Members of the Santa Cruz community gather to discuss the future of food with a panel of local foodies, including New Leaf owner Scott Roseman and Maureen Wilmot, executive director of the Organic Farming Research Foundation. Photos by Molly Solomon.

Organic farming took the stage at Kuumbwa Jazz Center last week when locals came together to discuss “The Future of Food” on May 11. Sponsored by UC Santa Cruz’s College Eight, Santa Cruz County Bank and the city of Santa Cruz, the lecture was one of a monthly series that examines community and civic issues.

“In this lecture series, we’re trying to bring community leaders together to address local as well as global issues,” Santa Cruz mayor Ryan Coonerty said in a welcome address to the audience.

Four local agriculture specialists explained some trends in American food consumption and production. They spoke about recent horticulture technology and food movements that could change the way the world grows food.

Scott Roseman, UCSC alumnus and founder of New Leaf Community Markets, said the United States has a monopolized system of factory farming that provides food for most of the country. He said there is a small but growing organic farming movement.

“The current state of the food situation is pretty messed up,” he said. “We spend so much money on things we don’t need, but we won’t spend a little more money to eat organic.”

Films have been made about the horrors of conventional food production, like “Food, Inc.” and internet sensation “The Meatrix.” Books have been written about the moral implications of eating food produced in this environment, like Michael Pollan’s “Omnivore’s Dilemma” and Eric Schlosser’s “Fast Food Nation.”

Maureen Wilmot, UCSC alumna and executive director of the Organic Farming Research Foundation, said her biology background and work in ocean conservation made her skeptical of farming because of its negative environmental impacts.

“We in the ocean community always saw farming as part of the problem,” she said. “However, organic farming is part of the solution to save the ocean.”

Organic farms conserve water and soil while reducing pollution. They depend on natural fertilizers rather than chemical ones and pulling weeds rather than spraying them.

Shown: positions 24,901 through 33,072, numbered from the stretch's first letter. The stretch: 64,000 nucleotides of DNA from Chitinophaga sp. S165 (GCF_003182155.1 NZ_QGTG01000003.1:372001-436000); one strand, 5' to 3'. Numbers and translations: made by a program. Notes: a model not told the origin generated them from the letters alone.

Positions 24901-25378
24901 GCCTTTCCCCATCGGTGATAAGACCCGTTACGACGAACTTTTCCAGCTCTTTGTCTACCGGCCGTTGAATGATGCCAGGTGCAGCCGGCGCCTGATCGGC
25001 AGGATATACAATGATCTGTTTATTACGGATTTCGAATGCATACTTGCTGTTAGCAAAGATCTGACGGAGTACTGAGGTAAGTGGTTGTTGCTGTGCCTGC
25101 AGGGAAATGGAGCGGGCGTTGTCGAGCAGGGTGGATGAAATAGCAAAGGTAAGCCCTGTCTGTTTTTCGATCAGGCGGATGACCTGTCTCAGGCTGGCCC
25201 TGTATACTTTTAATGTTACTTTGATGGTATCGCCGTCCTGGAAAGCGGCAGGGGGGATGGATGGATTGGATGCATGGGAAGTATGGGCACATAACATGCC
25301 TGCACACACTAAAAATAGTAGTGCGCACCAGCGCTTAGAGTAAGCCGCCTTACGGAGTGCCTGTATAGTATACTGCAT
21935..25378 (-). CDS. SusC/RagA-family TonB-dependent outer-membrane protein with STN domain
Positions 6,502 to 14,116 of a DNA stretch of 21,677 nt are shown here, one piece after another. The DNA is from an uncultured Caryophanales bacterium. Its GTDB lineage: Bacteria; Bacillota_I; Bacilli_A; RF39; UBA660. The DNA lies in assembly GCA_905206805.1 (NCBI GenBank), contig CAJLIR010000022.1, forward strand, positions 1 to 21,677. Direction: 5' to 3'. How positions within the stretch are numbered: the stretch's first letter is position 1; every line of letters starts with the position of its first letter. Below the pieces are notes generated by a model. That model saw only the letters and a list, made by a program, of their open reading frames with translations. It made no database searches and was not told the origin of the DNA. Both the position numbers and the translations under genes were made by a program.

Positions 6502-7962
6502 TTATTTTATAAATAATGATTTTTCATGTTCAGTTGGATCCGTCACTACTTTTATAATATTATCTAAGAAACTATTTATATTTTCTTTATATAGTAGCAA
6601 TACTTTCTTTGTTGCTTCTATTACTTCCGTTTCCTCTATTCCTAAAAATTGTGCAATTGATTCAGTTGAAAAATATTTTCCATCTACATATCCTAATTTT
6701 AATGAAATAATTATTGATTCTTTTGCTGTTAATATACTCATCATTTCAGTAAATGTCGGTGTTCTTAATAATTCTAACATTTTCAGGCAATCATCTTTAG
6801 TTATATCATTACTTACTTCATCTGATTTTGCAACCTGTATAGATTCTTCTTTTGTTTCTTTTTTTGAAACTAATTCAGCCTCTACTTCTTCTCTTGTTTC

Runoff from factory farms can be harmful to the ocean and water sources for local communities. Some innovators of agriculture, like Randall Grahm of Bonny Doon Vineyard, are trying new methods and substances to improve their products and the land they grow on.

One of the substances Grahm is testing, called biochar, could address global warming concerns and regenerate unusable soil.

“Biochar is a kind of charcoal that activates when mixed with soil,” he said. “It makes favorable minerals available to the plant while it increases the product’s shelf life and nutritional value. It’s like reverse coal mining.”

Another project Randall is working on is the creation of a “polyculture” breeding method. Rather than providing a farming environment with one type of grape, Randall hopes to increase diversity in his vineyard and create hybrids.

“We want to create a genetic range in our vineyards,” he said. “We’re going to see what wine tastes like from a diversity of hybrid types.”

Olivia Chiu, a third-year Oakes student, said she enjoyed the insights panelists brought to the discussion.

“I liked the message [the panelists] sent,” she said. “Farming affects not only local communities but globally too. It’s important to consider this right now because a lot of cities are working toward reducing their carbon footprint.”

The UCSC Farm has been threatened with cuts recently. Wilmot said it is crucial that steps be taken to preserve programs at the farm.

“One of [the Organic Farming Research Foundation’s] goals is to see organic farming at every land grant university in this country,” she said. “We see farming education as so important because places like the UCSC Farm teach students to feed the next generation.”

Dennis Donohue, a local radicchio grower and mayor of Salinas, was also on the panel. He described the Salinas Valley as a “patchwork of family farms.”

Wilmot said unregulated use of supermarket food lingo, like “natural,” “fresh” and “local,” makes it difficult for certified organic farms to compete.

“The term ‘organic’ is the only federally certified label,” Wilmot said. “Organic farming is one of the few industries asking for more regulation. They want the other labels to mean something.”

Roseman said “natural” as a descriptor for meat is abused and therefore meaningless to consumers. Of his own company, he said New Leaf is committed to selling meats that are not treated with hormones, antibiotics, nitrates or other chemical additives.

“It’s frustrating because we’re doing it right,” Roseman said. “But other companies are doing it halfway or not at all and putting the natural label on their meat.”

Wilmot said a combination of economic and political pressure is the best way for individuals to help further environmentally friendly farming practices.

“We need market forces and political forces,” Wilmot said. “You need to write your elected officials and agencies. Be politically active and be a smart consumer.”